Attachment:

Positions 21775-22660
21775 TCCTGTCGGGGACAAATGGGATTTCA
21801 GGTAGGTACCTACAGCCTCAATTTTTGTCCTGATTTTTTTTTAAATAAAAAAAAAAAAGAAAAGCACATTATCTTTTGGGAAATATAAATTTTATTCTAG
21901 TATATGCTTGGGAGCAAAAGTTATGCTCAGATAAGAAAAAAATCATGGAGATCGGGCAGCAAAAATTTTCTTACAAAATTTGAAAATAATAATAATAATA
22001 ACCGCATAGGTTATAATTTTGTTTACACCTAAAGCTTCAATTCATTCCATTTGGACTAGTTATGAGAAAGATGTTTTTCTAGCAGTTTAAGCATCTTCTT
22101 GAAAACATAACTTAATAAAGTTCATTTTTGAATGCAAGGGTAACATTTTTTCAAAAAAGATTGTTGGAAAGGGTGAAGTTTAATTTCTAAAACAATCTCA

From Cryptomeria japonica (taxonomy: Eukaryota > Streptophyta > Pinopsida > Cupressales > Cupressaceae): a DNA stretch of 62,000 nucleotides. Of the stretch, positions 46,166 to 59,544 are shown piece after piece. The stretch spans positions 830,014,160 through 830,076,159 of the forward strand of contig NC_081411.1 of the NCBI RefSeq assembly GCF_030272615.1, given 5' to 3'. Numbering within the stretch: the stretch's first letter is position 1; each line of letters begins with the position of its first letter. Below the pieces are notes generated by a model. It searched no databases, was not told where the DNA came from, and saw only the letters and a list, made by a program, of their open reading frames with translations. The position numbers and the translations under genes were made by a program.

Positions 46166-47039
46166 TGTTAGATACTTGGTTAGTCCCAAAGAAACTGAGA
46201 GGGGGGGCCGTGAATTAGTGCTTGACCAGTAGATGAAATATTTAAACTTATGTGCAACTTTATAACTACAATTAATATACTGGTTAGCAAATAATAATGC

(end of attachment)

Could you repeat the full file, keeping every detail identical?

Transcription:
Positions 21775-22660
21775 TCCTGTCGGGGACAAATGGGATTTCA
21801 GGTAGGTACCTACAGCCTCAATTTTTGTCCTGATTTTTTTTTAAATAAAAAAAAAAAAGAAAAGCACATTATCTTTTGGGAAATATAAATTTTATTCTAG
21901 TATATGCTTGGGAGCAAAAGTTATGCTCAGATAAGAAAAAAATCATGGAGATCGGGCAGCAAAAATTTTCTTACAAAATTTGAAAATAATAATAATAATA
22001 ACCGCATAGGTTATAATTTTGTTTACACCTAAAGCTTCAATTCATTCCATTTGGACTAGTTATGAGAAAGATGTTTTTCTAGCAGTTTAAGCATCTTCTT
22101 GAAAACATAACTTAATAAAGTTCATTTTTGAATGCAAGGGTAACATTTTTTCAAAAAAGATTGTTGGAAAGGGTGAAGTTTAATTTCTAAAACAATCTCA

From Cryptomeria japonica (taxonomy: Eukaryota > Streptophyta > Pinopsida > Cupressales > Cupressaceae): a DNA stretch of 62,000 nucleotides. Of the stretch, positions 46,166 to 59,544 are shown piece after piece. The stretch spans positions 830,014,160 through 830,076,159 of the forward strand of contig NC_081411.1 of the NCBI RefSeq assembly GCF_030272615.1, given 5' to 3'. Numbering within the stretch: the stretch's first letter is position 1; each line of letters begins with the position of its first letter. Below the pieces are notes generated by a model. It searched no databases, was not told where the DNA came from, and saw only the letters and a list, made by a program, of their open reading frames with translations. The position numbers and the translations under genes were made by a program.

Positions 46166-47039
46166 TGTTAGATACTTGGTTAGTCCCAAAGAAACTGAGA
46201 GGGGGGGCCGTGAATTAGTGCTTGACCAGTAGATGAAATATTTAAACTTATGTGCAACTTTATAACTACAATTAATATACTGGTTAGCAAATAATAATGC